It is not easy to imagine that there, just above the Piazza Principe station, Genoa’s main train station, overlooking the entire city from above, there is a chic, elegant and proud castle that encloses not only a regal atmosphere but a collection of memorabilia from around the world.
Just a few steps from the traditional Old Town you can enter an arabesque boudoir with warm colors and a scent of spices, you can also enter inside the cabin of a boat and into a room with a ceiling dotted with golden stars. Everything in a unique, incredible palace called De Albertis castle.The castle museum stands on a hill
Located in a privileged position, the castle overlooks Genoa and its port and is surrounded by a romantic park embedded with artificial caves and water games, walls and exotic plants from all corners of the world, an ideal place where to have a picnic near the city center.This place was closed for many years and Genoans were sad about it but luckily it reopened in 2004 after a long restoration.De Albertis is the name of its founder and former owner who was a seafarer, a captain, a tireless traveler and a lover of everything exotic. He was a man who loved to get lost and discover new places back when traveling was indeed a real adventure.The rooms are themedBoat cabin themed room
Between the 1800 and 1900 Captain Enrico De Albertis traveled on land and by sea, bringing back with him keepsakes of each journey and started to embellish his castle. The castle stands on a sixteenth-century bastion and besides being the captain’s former residence, it is home to the Museum of World Cultures.De Albertis was driven by the desire to go beyond his limits, exploring the unknown, without fearing anything but rather embracing the charm of the discovery.Cultures, languages, stories and folklore from around the world are scattered in every detail, in every room of what is now a museum. Starting from the very first step, you have the feeling of entering into a mystical world and this place is truly unique. Memorabilia from all over the world is found here
Let’s not forget that Genoa is where Christopher Columbus was born and this museum encompasses what the seafarers’ tradition is about. Genoa is still a port city although now the only people setting sail towards remote lands are only the tourists on cruise ships which leave the Genoa port on a daily basis. This castle is a collection of exotic mementos and it is presented as a series of rooms that open on different and apparently distant worlds but which are all united by one aspect: the love for culture and tradition.The inebriating Turkish Room, consisting of arabesque fabrics, soft sofas, brass lamps and golden embroidery, catapult us immediately into a mythical and mystical East, among the perfumes of the hookah, and it’s perhaps my favorite.The Turkish room in De Albertis Castle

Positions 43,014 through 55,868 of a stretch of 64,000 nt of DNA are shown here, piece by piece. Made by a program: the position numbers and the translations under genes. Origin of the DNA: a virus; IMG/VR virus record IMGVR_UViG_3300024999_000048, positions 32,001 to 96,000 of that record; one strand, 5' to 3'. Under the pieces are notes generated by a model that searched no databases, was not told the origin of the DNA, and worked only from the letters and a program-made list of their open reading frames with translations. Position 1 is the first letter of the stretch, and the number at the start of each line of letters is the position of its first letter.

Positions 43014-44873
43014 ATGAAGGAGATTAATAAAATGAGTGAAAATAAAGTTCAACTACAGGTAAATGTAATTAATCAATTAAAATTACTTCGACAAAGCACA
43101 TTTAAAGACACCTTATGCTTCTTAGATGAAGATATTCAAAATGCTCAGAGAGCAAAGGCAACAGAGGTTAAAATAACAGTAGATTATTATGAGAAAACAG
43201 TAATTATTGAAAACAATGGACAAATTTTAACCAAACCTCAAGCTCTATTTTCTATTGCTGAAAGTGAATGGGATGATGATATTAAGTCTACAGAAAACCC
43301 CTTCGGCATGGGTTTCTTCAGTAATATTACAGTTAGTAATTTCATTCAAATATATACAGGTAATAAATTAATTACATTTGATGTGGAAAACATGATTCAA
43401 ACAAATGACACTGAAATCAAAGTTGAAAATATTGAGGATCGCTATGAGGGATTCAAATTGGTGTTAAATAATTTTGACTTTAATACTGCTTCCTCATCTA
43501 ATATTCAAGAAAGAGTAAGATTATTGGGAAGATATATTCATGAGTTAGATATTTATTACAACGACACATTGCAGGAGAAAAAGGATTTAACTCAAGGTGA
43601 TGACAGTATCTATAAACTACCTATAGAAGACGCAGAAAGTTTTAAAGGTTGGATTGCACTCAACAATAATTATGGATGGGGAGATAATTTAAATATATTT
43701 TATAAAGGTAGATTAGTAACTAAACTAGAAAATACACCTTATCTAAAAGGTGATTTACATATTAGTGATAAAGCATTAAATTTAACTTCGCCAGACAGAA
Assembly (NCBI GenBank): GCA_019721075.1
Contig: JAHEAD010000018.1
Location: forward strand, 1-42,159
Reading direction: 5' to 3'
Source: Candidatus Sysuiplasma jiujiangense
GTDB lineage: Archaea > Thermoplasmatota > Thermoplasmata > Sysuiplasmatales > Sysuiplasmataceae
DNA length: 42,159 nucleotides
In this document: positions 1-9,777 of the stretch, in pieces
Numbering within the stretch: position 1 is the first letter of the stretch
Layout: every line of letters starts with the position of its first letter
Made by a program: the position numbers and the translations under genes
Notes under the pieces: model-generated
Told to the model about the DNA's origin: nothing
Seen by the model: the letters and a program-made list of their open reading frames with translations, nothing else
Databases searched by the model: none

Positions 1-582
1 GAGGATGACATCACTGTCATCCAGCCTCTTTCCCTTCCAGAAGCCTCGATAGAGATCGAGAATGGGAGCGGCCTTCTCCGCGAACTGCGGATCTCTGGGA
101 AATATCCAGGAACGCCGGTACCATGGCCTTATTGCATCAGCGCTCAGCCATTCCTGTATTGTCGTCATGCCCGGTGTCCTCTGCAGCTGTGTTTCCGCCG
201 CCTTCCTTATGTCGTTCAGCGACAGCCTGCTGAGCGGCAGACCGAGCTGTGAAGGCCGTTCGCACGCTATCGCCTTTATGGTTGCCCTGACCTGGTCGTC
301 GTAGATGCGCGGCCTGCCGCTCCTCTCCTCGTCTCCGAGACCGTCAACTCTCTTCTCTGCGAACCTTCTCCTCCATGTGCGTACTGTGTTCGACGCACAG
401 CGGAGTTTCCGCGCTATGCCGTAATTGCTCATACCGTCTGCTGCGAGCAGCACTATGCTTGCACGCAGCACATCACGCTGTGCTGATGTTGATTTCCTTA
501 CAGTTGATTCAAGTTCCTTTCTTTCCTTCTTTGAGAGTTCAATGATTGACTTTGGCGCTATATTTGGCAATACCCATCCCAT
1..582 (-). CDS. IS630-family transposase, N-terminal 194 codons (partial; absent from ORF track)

All the archaeological, ethnographic, cultural and linguistic finds that Captain De Albertis has recovered on his journeys, give us a panoramic idea on far away cultures but also let us confront ourselves with the primitive meanings of things.The elegance and charm of the place make the visit even richer and the vast sea view you can enjoy from its gardens also serves as a perfect accompaniment to this path of discovery and introspection because we cannot forget that it is the sea that gave our city its fame and power.I’m a traveler myself and this private collection of memories is to me an emblem of a life full of travel and passion, both on the sea and on the ground: the Captain was also an all-round intellectual, a scholar, a botanic enthusiast, a collector and a curious.Many Genoans are proud of him because he was brave to leave and explore but also wise enough to return home to his land of origin. They praise him because he shared his wealth and knowledge and he donated his collection once he passed away.The exhibition trail runs on three floors and it covers different continents. From Africa and the crossing of the Atlantic by Christopher Columbus, the captain has collected objects of every kind and nature and took thousands of photographs, giving visitors the opportunity to observe exactly what he observed.A plate remembering Christopher Columbus